What place digital in family support for people with dementia in South Asian communities
Why the research is needed?
Speaking with members of South Asian community in Nottingham and Leicester, there is a lack of culturally appropriate support for people with dementia and their families. Our recent study indicated that South Asian people experience delays in accessing diagnostic services. This may imply that people experience barriers in accessing services, including a lack of culturally appropriate services. Other possible reasons for delayed diagnosis may include stigma within the community and racial discrimination within health services. From a rights-based perspective, people of diverse ethnic heritages have a right to culturally appropriate support to promote their wellbeing. Further improving social interaction is a key factor in prevention of dementia, according to the Lancet commission.
What is already known about the subject?
There is growing urgency in developing culturally appropriate communications and resources for South Asian communities; culturally adapted resources have been developed for diagnosis and other services. However, health and social care services are increasingly relying on digital technology to coordinate and access services. Lack of cultural adaptation of digital technology is an additional barrier to using the internet to access services, in addition to the digital divide for older people which is widely acknowledged. On the other hand, digital technologies enable communication across distance and across national barriers. Online communities can be based on common interests and can connect diaspora with family back home. Previous studies have explored how web resources, mobile phone apps and interactive speakers (eg Alexa) can be used to support people with dementia; in this project we will explore which of these resources may offer culturally appropriate media and information for people with dementia and their families. These may include web directories of local organisations and memory cafes or meeting centres.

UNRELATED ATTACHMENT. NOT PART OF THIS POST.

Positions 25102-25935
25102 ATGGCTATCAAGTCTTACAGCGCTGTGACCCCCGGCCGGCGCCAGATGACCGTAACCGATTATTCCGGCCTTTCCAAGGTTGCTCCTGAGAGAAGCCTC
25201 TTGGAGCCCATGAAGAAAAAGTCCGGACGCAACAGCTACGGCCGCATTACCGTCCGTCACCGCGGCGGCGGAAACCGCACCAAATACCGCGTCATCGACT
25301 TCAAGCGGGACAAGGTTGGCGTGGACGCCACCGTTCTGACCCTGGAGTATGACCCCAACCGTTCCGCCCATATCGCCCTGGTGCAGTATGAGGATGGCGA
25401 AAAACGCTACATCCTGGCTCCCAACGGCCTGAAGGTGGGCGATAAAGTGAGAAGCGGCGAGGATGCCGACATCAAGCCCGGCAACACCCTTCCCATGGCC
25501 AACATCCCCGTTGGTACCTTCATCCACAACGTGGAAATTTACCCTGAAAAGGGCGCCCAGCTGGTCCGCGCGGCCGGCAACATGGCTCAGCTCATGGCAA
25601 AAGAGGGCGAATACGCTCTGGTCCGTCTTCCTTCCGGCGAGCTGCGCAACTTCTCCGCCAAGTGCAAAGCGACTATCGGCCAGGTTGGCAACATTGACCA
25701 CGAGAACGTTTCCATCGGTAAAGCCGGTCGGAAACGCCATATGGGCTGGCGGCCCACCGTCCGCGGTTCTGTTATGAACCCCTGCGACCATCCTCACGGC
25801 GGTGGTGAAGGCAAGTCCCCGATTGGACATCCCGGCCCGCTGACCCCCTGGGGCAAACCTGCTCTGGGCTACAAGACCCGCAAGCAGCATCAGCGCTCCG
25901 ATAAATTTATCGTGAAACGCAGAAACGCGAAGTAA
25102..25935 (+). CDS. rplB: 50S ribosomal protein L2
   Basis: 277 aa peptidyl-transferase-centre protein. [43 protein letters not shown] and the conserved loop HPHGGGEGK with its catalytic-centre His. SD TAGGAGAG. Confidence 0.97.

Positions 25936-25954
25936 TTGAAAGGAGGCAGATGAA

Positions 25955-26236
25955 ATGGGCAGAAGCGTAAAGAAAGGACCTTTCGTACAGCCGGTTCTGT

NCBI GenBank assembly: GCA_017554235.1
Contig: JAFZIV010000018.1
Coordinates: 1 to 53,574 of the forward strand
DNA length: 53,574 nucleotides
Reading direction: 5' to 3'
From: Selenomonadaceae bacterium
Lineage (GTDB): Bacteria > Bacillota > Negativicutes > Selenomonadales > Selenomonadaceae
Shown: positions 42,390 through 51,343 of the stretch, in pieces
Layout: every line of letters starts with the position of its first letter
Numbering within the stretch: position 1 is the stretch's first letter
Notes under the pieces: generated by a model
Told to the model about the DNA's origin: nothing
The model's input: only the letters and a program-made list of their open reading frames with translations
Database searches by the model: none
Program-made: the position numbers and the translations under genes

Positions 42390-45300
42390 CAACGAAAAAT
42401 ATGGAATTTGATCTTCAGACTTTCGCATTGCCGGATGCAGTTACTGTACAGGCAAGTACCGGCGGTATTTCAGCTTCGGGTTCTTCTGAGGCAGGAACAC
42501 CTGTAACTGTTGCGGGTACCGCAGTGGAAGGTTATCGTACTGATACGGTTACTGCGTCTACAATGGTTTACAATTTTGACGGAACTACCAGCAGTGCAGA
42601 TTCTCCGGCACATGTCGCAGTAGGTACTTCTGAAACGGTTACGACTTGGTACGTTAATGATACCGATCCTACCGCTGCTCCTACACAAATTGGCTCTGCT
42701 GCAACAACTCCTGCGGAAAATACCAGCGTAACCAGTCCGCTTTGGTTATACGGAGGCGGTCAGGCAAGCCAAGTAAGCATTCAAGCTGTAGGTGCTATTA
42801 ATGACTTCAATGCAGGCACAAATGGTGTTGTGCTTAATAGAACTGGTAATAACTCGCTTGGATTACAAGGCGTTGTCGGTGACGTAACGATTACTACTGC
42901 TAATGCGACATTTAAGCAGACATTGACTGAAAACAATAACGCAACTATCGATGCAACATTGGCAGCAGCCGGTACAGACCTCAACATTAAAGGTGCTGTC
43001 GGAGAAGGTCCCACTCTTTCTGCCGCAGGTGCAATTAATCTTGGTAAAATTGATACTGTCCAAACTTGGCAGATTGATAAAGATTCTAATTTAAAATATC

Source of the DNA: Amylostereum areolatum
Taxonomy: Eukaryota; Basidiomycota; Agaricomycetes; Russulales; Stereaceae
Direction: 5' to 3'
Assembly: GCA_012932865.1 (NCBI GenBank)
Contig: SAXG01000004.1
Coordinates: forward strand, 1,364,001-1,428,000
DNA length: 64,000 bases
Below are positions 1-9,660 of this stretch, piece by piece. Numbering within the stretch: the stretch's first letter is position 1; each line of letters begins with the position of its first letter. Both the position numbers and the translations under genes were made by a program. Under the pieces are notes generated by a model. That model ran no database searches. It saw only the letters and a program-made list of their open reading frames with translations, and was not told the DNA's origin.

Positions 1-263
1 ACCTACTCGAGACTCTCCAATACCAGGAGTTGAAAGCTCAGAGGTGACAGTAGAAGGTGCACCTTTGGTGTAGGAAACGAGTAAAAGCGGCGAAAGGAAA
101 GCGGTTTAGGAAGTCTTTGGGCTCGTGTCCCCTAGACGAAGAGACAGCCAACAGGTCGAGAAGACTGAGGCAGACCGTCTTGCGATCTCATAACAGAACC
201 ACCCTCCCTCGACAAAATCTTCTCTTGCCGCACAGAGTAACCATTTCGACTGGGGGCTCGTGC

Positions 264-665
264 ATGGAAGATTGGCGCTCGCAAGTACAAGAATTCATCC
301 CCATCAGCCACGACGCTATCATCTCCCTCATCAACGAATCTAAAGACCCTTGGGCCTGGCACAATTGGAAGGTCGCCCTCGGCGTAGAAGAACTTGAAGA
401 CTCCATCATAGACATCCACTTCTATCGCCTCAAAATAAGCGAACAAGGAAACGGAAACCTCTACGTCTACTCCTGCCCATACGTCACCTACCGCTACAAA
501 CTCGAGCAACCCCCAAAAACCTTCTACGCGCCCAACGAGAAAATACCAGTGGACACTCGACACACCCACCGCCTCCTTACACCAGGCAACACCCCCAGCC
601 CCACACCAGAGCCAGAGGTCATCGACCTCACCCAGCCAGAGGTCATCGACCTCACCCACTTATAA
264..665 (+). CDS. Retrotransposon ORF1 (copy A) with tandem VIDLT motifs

Who we are working with?
Indian Community Centre Association, Nottingham CVS, Centre for Ethnic Health Research, British Association of Physicians of Indian Origin. The project is funded by Alzheimer’s Society and NIHR ARC.
How are patients and the public involved?
We have started consulting with members of the South Asian community and community organisations. We will initiate an advisory group including key stakeholders including members of diverse communities (Pakistani and Indian) as well as practitioners or professionals. This group will meet quarterly and contribute to development of funding applications.
What we will do?
Community workshops will use creative and arts-based approaches to build relationships and start conversations about memories of events and changes within Nottingham and Leicester. We will discuss which digital technologies members of the community are currently using for entertainment, meaningful activity and social interaction. We will ask community members to try newly developed technologies for people with dementia, for example ‘find my app’, and discuss whether these could be culturally adapted.
What the benefits will be?
The benefits will be to raise awareness about resources that may be beneficial to people with dementia and their families. The project will aim to identify gaps in culturally appropriate digital resources and seek to co-design resources which could be developed in future.
When the findings will be available?
Findings will be available from Autumn 2024.
How we are planning for implementation
We aim to share early findings with community partners. We will work with technology developers to explore potential for development of future technologies.
Neil Chadborn, senior research fellow, University of Nottingham, Neil.firstname.lastname@example.org.